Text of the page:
Interrogation Nav 96, Rear Admiral Shunsaku Nabeshima
NABESHIMA, Shunsaku, Rear Admiral, I.J.N.
NABESHIMA's most important assignments during World War II were command of the heavy cruiser Maya during the first year and Chief of Staff, Fourth Fleet between December 1942 and December 1943. In the latter position he was engaged in strengthening JAPAN's Central PACIFIC defenses against U.S. invasion of the GILBERTS and MARSHALLS.
Although familiar with the general plan and major steps taken for defense of those islands he was unable to recollect a number of important details.
|Commanding Officer, Maya (CA)||September 1941-December 1942|
|Chief of Staff, Fourth Fleet||TRUK||December 1942-December 1943|
|Officer in Charge, Anti-Sub Warfare School||YOKOSUKA||January 1944-May 1944|
|Commanding Officer, SHIKOKU Area Naval District||TAKAMATSU||June 1944-October 1945|
INTERROGATION NAV NO. 96
USSBS NO. 445
24 November 1945
Interrogation of: Rear Admiral NABESHIMA, Shunsaku, IJN; Chief of Staff of Japanese Fourth Fleet (Inner South Seas Area) December 1942 to December 1943.
Interrogated by: Captain Steadman Teller, USN.
The Japanese relied principally on reinforced island garrisons and land-based air squadrons for defense of the MARSHALLS-GILBERTS. Reinforcements in both categories were in progress at the time U.S. Forces invaded the GILBERTS. The combined strength of Japanese fleet in the Central PACIFIC was not sufficient for a concerted effort to oppose the invasion. Severe attrition of land-based aircraft in the area and lack of air groups for their carriers made impractical any form of surface force attack on the U.S. Forces.
Q. I have been told in earlier interviews that in November 1943, the general plan was to defend the MARSHALL-GILBERT ISLANDS by reinforcing the island garrisons, by bringing in more shore-based aircraft from TRUK and RABAUL and relying on the island garrisons and aircraft to defend the MARSHALLS-GILBERTS. Is that correct?
A. Reinforcement aircraft were brought in from KISARAZU. Some troops were sent from TRUK to reinforce the MARSHALLS-GILBERTS. It was planned that the Fourth Fleet would cooperate with the Combined Fleet in defending the MARSHALLS-GILBERTS. Of course, the Fourth Fleet being small could not do much by itself. The general expectation was that you would attack either NAURU, the GILBERT ISLANDS or WAKE. These points would be defended by the troops on hand and the Navy. Army troop reinforcements would be moved into the KWAJALEIN Area and from there would be distributed where needed in the MARSHALLS for defense. It had been intended to send reinforcements also to NAURU, GILBERTS and WAKE, but the U.S. attack on the GILBERTS occurred before this could be done.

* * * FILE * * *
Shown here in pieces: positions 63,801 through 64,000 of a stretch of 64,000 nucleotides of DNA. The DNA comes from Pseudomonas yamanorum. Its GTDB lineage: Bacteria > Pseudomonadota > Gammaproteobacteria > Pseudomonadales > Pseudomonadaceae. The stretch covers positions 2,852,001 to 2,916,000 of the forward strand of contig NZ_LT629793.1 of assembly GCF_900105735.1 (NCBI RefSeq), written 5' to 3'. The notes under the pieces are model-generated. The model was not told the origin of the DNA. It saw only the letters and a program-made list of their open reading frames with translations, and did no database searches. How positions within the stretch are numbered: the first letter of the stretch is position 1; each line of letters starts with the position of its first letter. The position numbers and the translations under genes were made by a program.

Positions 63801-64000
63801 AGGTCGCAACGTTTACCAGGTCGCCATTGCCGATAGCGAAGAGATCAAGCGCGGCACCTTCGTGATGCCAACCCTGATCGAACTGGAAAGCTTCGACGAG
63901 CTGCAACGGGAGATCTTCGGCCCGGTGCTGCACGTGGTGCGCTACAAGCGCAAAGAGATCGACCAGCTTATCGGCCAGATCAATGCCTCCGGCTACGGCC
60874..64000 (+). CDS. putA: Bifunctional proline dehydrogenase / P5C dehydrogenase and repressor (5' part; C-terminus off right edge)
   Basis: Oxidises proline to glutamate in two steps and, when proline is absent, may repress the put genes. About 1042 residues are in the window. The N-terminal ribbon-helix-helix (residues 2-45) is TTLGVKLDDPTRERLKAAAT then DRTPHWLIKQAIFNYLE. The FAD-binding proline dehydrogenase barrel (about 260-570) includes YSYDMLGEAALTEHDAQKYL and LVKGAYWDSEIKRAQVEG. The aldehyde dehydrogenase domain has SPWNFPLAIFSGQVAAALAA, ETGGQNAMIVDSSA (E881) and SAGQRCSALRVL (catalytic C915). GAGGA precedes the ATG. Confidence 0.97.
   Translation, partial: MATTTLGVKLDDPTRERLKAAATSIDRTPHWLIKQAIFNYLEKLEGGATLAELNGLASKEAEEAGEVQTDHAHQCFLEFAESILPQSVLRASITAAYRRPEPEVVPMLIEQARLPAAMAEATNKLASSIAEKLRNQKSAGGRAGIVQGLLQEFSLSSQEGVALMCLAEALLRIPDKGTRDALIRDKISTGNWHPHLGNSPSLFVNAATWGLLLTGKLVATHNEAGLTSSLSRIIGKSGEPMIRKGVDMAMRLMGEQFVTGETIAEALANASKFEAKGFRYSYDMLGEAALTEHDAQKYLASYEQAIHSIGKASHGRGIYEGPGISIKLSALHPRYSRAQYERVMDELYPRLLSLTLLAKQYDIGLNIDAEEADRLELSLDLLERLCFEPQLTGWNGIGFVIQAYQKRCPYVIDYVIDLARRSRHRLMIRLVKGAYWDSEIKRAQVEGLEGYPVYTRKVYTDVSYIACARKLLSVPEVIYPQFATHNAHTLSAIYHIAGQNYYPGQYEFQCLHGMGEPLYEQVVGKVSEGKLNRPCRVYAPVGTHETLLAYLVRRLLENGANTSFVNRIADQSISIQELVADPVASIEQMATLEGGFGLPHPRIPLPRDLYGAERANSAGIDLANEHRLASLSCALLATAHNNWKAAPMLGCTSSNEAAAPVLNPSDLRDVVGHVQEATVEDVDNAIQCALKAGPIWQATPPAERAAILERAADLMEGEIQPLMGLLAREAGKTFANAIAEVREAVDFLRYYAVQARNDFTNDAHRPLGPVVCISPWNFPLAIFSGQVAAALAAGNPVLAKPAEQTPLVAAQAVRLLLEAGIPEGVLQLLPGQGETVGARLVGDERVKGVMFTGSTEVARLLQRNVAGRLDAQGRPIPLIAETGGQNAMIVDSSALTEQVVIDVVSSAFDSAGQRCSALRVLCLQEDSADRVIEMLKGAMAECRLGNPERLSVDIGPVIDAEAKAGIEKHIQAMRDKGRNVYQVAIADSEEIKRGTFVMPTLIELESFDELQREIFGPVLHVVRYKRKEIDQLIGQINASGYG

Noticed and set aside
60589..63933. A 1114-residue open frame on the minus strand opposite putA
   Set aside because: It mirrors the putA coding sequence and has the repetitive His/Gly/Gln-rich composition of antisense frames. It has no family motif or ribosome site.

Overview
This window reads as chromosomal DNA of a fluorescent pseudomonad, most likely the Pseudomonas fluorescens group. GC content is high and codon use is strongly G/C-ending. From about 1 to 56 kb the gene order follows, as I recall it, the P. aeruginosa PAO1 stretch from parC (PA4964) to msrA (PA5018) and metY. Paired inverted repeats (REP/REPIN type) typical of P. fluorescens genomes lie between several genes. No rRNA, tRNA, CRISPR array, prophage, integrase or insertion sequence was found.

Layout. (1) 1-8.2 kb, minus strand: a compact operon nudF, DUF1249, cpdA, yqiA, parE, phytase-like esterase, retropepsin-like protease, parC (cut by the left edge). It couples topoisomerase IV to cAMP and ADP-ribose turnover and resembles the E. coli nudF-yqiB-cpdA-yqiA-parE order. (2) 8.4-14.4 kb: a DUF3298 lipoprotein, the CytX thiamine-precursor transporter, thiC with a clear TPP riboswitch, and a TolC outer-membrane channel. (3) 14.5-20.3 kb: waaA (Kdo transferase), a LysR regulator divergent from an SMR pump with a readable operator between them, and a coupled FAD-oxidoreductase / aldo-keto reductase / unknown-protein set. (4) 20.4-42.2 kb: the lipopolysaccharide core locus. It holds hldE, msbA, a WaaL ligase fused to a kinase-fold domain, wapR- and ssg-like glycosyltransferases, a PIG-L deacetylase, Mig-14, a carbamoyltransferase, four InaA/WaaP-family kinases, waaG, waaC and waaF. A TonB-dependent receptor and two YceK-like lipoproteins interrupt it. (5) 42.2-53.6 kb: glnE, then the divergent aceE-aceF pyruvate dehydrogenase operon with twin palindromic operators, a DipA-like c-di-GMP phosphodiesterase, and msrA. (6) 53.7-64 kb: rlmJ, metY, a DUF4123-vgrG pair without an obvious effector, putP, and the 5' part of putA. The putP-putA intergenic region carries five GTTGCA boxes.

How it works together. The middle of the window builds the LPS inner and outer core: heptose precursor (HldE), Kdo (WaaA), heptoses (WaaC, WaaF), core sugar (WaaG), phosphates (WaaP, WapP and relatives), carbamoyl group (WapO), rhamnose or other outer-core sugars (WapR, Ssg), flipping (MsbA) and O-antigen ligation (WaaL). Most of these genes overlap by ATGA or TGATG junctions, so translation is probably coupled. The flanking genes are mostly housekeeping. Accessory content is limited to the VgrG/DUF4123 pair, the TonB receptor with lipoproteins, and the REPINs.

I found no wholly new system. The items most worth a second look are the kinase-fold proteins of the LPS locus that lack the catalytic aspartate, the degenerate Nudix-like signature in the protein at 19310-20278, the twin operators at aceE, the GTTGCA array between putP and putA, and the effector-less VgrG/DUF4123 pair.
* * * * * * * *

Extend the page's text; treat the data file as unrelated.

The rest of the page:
Q. Did the Commander of the Fourth Fleet determine where reinforcement troops were to be sent and order them to those islands?
A. Two days prior to your initial attack on the GILBERTS, an attack in this general area was anticipated. The headquarters of the Fourth Fleet was moved to KWAJALEIN by air on 19 November. It was planned to bring troops from TRUK to the area for reinforcement, using three cruisers and two destroyers. It was also planned to bring reinforcement aircraft into the area from RABAUL and TRUK. However, recent aircraft losses and damages in the RABAUL area prevented any substantial reinforcements. It was the responsibility of the Commander of the Fourth Fleet to deploy troops as he considered necessary for defense of the islands.
Q. Can you recall the troop reinforcements which you received subsequent to July 1943 from JAPAN and other areas outside of the Central PACIFIC?
A. Between July 1943 and the initial GILBERTS Operation, only one Army division of about 15,000 to 16,000 was brought into the Inner South Seas Area. No naval reinforcements were received. The 22d Air Flotilla was reinforced, but I don't recall to what extent. I believe it was about 40 planes. I believe the Army troops spoken of were brought from UTSUNOMIYA.
Q. What was the A(KOO) detachment?
A. I don't know of a detachment by that name; however, I believe it was probably an Army detachment. Early in October, two Army battalions passed through, one via TRUK and the other PONAPE; both going on without delay to KWAJALEIN.
Q. When you moved the Headquarters of the Fourth Fleet to KWAJALEIN, did the flagship move there or did you go ashore at KWAJALEIN?
A. The Headquarters of the Fourth Fleet was always ashore, normally at TRUK. In this instance, we flew to KWAJALEIN and based ashore.
Q. Tell me of the movements of the Fourth Fleet cruisers and destroyers after 1 November 1943.